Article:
A popular workshop presenter, Amanda takes pleasure in helping other writers achieve their dreams of publication.

Impressive resume, Amanda! Please tell us one random thing we might not know about you.

I love to sew, make all of my own clothes, and dress dolls as Christmas gifts for the local women’s shelter.

My goodness. I'm surprised you also have time for writing. That's not an easy hobby. 

Please tell us a bit more about the plot of Out of the Embers.

When the orphanage where she’s been living ever since her parents’ murders is deliberately burned, Evelyn Radcliffe knows she was the intended victim. Fleeing to the Texas Hill Country with the only other survivor, six-year-old Polly, she changes her name, pretends Polly is her sister, and opens a restaurant.

But danger lurks, even in seemingly peaceful Mesquite Springs, and she fears that not even the love of Wyatt Clark, the handsome horse rancher whose reluctant bid for mayor reignites old hostilities, can keep her and Polly safe.

What is it about Evelyn that will make your readers care about her?

Though she’s endured almost unbearable heartbreak, Evelyn hasn’t been broken. While she continues to live in fear of the man who killed her parents and who’s been watching her ever since, she’s braver than she admits to herself, devoted to the orphan she loves like a daughter, and determined to make her own way in the world.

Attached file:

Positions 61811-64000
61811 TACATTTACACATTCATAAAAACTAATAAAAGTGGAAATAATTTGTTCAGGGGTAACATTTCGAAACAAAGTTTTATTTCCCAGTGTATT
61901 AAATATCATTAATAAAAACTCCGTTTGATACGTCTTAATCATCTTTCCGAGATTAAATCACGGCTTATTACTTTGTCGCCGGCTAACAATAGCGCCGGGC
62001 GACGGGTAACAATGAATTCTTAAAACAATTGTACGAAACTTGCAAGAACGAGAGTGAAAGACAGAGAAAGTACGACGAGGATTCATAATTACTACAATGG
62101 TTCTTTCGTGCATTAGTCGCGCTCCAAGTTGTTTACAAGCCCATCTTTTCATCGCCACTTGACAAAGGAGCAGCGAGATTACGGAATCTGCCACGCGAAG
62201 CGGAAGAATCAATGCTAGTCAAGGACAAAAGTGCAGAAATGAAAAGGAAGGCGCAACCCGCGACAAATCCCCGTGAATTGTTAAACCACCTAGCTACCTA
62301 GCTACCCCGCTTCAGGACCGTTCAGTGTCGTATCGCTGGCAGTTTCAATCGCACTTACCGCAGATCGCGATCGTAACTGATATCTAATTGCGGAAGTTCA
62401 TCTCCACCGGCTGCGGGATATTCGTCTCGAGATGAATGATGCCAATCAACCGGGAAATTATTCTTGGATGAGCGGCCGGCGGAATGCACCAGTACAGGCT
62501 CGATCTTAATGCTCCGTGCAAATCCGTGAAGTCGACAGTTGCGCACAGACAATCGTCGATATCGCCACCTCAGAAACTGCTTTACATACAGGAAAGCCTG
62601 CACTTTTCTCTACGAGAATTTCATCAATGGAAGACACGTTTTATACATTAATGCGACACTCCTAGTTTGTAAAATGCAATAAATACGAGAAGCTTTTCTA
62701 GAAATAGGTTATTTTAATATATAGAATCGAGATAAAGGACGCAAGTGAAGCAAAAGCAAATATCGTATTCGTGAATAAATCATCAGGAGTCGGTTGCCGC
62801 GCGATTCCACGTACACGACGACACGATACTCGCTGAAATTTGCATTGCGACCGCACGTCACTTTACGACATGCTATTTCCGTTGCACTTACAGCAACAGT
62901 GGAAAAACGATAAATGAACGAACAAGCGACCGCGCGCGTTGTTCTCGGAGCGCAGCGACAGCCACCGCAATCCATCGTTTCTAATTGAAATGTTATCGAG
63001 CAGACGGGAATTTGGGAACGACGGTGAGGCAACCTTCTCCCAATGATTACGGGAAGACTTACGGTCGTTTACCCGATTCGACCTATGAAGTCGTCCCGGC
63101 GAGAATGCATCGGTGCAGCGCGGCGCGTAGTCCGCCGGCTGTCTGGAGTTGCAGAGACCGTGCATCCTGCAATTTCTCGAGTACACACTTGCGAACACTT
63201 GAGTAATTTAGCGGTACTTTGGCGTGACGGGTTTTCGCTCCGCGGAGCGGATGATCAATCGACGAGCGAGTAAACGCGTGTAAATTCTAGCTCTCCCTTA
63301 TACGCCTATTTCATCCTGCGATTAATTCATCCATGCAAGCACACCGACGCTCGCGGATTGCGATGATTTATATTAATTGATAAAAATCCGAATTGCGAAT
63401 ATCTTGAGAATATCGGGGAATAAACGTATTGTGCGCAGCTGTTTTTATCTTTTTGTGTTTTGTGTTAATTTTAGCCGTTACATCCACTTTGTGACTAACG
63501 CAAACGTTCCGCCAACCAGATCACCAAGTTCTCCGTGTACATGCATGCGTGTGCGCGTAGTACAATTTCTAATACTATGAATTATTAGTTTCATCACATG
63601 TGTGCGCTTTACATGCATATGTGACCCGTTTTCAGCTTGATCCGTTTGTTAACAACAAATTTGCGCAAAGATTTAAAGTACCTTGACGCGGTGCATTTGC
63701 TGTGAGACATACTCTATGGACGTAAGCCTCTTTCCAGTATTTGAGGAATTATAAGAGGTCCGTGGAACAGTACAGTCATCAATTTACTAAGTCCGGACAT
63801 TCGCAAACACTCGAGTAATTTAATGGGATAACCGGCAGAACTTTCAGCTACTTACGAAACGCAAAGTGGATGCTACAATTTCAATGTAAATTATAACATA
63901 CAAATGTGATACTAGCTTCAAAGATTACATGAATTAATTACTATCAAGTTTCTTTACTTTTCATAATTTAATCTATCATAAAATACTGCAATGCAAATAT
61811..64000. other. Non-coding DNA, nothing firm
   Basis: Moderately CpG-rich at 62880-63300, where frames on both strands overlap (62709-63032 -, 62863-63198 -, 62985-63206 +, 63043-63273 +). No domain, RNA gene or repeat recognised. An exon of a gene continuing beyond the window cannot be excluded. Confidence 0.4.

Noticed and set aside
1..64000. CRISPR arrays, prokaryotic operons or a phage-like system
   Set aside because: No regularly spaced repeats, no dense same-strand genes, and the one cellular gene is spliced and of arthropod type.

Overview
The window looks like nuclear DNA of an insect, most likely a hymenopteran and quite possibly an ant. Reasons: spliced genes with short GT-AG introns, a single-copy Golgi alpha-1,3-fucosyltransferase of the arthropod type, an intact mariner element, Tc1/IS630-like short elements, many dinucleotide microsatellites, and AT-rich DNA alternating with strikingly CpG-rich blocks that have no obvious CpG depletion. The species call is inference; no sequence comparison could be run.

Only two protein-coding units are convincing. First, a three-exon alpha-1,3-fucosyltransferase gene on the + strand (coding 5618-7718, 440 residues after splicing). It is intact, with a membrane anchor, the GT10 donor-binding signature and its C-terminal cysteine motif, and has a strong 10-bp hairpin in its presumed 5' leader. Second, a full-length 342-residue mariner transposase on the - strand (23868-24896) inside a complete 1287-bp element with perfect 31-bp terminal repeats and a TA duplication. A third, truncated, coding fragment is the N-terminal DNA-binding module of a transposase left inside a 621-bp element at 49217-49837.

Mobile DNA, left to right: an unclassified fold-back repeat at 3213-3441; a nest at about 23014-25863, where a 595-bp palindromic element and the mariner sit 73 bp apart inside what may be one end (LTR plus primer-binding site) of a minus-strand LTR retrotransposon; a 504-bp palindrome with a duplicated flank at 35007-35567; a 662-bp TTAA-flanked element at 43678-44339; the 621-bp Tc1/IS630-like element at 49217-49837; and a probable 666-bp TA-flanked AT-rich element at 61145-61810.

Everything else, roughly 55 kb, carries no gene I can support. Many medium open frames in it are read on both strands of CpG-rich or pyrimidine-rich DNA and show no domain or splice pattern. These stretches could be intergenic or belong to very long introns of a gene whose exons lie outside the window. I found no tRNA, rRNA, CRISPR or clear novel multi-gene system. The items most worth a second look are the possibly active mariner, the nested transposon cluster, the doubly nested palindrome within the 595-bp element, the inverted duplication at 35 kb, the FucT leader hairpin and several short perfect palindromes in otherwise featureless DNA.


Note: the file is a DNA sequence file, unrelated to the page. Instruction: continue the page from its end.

Humble, brave, and noble. I love that.

If your publisher asked you to write a novel incorporating the coronavirus in some respect, what might you write about?

Since I write books set in the nineteenth century when coronavirus was unknown, it’s unlikely my publisher would ask me to do that, but if they did, I’d write about the typhoid epidemics that swept through the country, emphasizing the ways communities banded together to help each other survive.

I do think many people have become more interested in historic epidemics as a result of the current challenge.